Statistics show that 27% of Americans believe in superstitions. Chances are, even if you are not part of this figure, you have once knocked on wood when you don’t want something to be jinxed, put a penny in your shoe for a job interview, or blamed a black cat you saw for all your misfortune one particular day.
There are many famous names who believe in superstitions and their stroke of good luck. Legendary basketball player Michael Jordan, known for his hard work and superb work ethic, wore the exact same shorts under his Chicago Bulls uniform to every single game he played since 1957. For the 2020 campaign run, then US President Donald Trump held his last rally in Michigan in hopes of recreating his 2016 presidential victory. Coco Chanel was told by a fortune teller that her lucky number is five which she named her iconic fragrance (Chanel No.5) after; and she had a habit of presenting her collections every fifth of May, the fifth month of the year.
Even if Factor A and Factor B don’t add up to Result C in any logical sense, we still believe that both factors had an effect on the likelihood of a result happening. There is no answer as to why but many psychologists say that believing in good luck leads to better and favorable results with the chances that we take in life. Author of Believing in Magic: The Psychology of Superstition Stuart Vyse told Insider that believing in one’s luck “can improve performance at a skilled task.” This was proven in a study by Lysann Damisch, Barbara Stoberock, Thomas Mussweiler. They wanted to know the potential benefits of often considered irrational superstitions. In a nutshell, they found out that common good-luck phrases such as “break a leg,” or “keeping one’s fingers crossed” and lucky charms significantly improved performance in golfing, motor dexterity, memory, and anagram games.
People who believe that luck is on their side are more likely to give it their all and to take more chances in general because they are positive that their desired outcome will happen. “When people view themselves as lucky, they are more likely to choose and persist at challenging tasks,” UCLA Anderson School of Management Associate professor Maia Young said to The Guardian. Because they are optimistic, these people will take more challenging tasks and therefore have more chances of succeeding than skeptics that comprise the majority of the population. This gives these few believers a notion, or rather, a strong sense that they are lucky and things go in their favor. They have the tendency to focus their thoughts on positive outcomes; thus, ruling out negative scenarios in their head that may just impede action.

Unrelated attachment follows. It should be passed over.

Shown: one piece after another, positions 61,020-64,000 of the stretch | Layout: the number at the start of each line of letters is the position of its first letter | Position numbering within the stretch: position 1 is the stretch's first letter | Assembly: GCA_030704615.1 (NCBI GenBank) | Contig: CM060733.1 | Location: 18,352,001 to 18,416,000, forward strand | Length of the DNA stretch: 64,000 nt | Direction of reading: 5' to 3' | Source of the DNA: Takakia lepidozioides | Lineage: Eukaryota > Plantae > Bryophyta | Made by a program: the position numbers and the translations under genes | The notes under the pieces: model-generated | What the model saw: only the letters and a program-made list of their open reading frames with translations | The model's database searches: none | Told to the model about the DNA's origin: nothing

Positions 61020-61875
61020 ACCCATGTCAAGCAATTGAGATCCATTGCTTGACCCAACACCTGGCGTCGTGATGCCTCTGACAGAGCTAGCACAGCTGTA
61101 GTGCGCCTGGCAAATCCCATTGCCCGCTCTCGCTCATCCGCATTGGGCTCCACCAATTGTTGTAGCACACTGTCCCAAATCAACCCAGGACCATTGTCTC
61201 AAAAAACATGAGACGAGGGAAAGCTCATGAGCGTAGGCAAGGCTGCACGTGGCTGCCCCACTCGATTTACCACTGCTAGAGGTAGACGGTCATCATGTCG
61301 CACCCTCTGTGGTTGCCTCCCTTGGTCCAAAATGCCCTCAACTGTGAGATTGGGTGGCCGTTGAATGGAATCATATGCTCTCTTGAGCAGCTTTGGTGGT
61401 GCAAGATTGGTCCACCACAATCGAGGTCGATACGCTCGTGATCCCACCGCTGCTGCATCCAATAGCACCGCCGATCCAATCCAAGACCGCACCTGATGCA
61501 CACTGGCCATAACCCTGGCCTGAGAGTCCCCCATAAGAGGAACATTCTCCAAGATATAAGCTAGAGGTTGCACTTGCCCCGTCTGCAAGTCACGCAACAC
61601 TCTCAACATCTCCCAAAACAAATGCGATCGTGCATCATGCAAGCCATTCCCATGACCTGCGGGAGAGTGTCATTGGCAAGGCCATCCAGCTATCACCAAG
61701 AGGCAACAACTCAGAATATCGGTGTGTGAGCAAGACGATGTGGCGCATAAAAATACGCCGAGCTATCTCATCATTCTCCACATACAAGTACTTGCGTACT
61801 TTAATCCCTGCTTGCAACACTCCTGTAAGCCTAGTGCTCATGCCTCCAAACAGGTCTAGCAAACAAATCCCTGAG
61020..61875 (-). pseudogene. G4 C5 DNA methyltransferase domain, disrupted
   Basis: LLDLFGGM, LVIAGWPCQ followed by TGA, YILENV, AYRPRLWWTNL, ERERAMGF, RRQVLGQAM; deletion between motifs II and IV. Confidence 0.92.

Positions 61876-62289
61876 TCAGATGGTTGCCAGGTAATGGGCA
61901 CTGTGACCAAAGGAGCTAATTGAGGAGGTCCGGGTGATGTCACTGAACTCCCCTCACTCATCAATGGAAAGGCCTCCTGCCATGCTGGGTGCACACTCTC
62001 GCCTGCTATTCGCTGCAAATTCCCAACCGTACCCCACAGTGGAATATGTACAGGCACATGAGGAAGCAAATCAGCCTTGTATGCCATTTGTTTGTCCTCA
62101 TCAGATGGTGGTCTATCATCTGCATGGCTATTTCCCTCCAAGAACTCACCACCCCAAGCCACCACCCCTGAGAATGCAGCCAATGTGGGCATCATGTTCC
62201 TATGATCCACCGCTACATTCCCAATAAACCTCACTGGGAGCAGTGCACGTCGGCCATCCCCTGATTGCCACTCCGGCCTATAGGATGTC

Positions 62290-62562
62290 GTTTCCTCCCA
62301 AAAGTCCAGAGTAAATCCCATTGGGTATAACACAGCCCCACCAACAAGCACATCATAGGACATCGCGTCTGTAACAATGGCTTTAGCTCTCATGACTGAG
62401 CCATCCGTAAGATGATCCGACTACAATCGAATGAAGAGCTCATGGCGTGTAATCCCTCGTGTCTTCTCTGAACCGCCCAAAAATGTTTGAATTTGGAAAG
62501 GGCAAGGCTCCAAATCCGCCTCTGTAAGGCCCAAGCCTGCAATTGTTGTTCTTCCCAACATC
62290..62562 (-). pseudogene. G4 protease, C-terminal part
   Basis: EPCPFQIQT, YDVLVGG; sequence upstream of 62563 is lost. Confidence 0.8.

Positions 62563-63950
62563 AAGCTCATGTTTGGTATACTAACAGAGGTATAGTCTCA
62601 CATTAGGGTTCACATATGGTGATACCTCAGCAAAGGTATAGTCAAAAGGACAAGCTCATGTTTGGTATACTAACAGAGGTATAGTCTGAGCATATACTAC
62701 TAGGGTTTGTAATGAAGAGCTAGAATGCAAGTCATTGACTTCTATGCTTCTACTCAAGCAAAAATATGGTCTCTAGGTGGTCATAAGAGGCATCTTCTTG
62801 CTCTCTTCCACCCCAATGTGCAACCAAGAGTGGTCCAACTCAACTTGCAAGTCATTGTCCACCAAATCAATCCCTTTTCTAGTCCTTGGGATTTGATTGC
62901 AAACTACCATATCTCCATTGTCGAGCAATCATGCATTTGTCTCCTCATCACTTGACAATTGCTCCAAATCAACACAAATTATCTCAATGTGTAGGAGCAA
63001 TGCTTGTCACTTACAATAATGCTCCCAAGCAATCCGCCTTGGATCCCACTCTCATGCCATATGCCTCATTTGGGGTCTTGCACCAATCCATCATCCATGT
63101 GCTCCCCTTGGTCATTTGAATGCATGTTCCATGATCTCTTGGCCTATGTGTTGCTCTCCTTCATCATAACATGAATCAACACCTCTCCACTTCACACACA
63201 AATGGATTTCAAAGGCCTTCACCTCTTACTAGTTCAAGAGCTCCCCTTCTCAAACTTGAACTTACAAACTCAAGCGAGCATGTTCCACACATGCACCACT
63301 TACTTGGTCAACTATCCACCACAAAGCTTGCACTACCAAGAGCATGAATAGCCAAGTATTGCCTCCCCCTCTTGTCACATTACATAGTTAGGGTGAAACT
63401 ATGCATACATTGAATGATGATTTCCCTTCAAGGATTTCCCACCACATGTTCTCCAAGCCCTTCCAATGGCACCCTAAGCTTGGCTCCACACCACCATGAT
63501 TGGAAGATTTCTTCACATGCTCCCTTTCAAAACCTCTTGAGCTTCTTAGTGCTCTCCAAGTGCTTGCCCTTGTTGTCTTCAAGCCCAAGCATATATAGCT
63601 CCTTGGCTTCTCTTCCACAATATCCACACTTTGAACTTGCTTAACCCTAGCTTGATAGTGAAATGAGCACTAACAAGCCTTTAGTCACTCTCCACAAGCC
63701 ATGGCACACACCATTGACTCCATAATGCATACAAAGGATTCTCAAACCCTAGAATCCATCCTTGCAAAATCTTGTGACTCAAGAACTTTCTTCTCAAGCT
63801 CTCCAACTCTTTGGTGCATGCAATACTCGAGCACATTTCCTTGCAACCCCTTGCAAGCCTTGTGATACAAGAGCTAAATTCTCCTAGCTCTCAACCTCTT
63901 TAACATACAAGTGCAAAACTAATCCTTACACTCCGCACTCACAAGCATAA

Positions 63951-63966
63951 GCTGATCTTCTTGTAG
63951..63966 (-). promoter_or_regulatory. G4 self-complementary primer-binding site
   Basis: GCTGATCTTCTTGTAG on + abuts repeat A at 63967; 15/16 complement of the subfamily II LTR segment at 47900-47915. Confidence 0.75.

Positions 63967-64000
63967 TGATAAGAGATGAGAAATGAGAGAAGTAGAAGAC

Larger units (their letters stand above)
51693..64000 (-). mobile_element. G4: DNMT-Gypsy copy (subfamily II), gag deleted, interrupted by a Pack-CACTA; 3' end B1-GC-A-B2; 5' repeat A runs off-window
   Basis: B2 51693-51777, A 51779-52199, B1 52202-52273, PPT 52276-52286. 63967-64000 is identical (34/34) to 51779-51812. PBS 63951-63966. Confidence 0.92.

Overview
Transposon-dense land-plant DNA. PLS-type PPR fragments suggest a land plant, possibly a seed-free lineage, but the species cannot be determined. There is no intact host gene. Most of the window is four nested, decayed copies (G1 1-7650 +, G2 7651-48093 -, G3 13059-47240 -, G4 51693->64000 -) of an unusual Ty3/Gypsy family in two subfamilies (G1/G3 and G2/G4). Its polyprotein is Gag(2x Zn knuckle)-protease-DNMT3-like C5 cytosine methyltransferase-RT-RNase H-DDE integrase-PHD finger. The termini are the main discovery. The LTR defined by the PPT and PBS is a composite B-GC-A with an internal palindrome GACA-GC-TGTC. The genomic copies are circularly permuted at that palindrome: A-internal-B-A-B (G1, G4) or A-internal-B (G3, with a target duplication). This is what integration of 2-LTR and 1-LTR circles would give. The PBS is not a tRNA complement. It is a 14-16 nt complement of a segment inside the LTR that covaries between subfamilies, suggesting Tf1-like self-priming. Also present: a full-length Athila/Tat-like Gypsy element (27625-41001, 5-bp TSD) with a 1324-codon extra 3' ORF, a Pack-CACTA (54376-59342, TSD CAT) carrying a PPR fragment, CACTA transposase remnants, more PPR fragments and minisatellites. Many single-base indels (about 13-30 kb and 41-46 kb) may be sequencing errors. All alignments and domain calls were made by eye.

Most people don’t like to believe in luck because it undermines their sense of agency and hard work in achieving success. As Robert Frank points out in a thought-provoking The Atlantic article, the tendency of wealthy people to attribute their success to hard work alone is troubling. They become less generous and public-spirited compared to people who are grateful for their good fortune. The latter is more likely to contribute to the common good. Frank goes on to link good luck and favorable chances with birthright such as being born to a well-heeled family or just born in the right country with more opportunities to grow wealth.
This goes to say that while believing in luck may not be rational in any sense, people who do are a more optimistic and grateful bunch that grab opportunities for their dreams to happen. After all, what harm would believing in superstitions and good luck do?
Flexispot Standiversary Games
With that said, we’d like to invite you all to join Flexispot’s fifth Standiversary deals. Not only do we have our bestselling items on sale (whisper discounts up to 40% for standing desks, desk converters, and fitness chairs), we also have some fun games that you may rely on your stroke of good luck to win. Don’t be a skeptic and miss this chance because it doesn’t come by very often.
Spin & Win
Spin Flexispot’s very own Wheel of Fortune by clicking on the wheel that appears on the left side of your screen when you visit the site. All you have to do is enter your e-mail address and Flexispot will send you a code to enter. You have a minute to check your e-mail’s Inbox; if it’s not there, it may probably have landed on your Spam folder. Don’t worry this is not a scam; just get the code provided by Flexispot, enter it on the site, and get a chance to spin and win.
Based on your luck, you may either win a Secret Gift, Plant a tree, a Seiffen standing desk, a $10 voucher, the Kana standing desk, a $50 voucher off a $500 purchase, a $150 voucher off a $1000 purchase, and a $500 Gift Card. You are entitled to one lucky draw so cross your fingers and spin that wheel! If you didn’t get what you were wishing for, don’t worry because you can win extra draws by sharing on social media platforms including Facebook, Twitter, and LinkedIn or you may purchase anything from the Standiversary sale page.
This is another game where you will need a whole lot of luck, dexterity, and good eyesight in order to ace. The first step is to visit the challenge page (https://www.flexispot.com/standiversary/927-challenge) and wait for it to load. Next is to long-press the middle button as long as you should. The third is to release the button when it hits the following marks: 7.7 seconds, 9.99 seconds, 2.22 seconds, and 9.27 seconds. You will receive a voucher and get a chance to win the following prizes: 8% off coupon, Comhar Standing Desk EW9, Stanmore II Bluetooth X5, and the Canyon Roadlite 5 x2.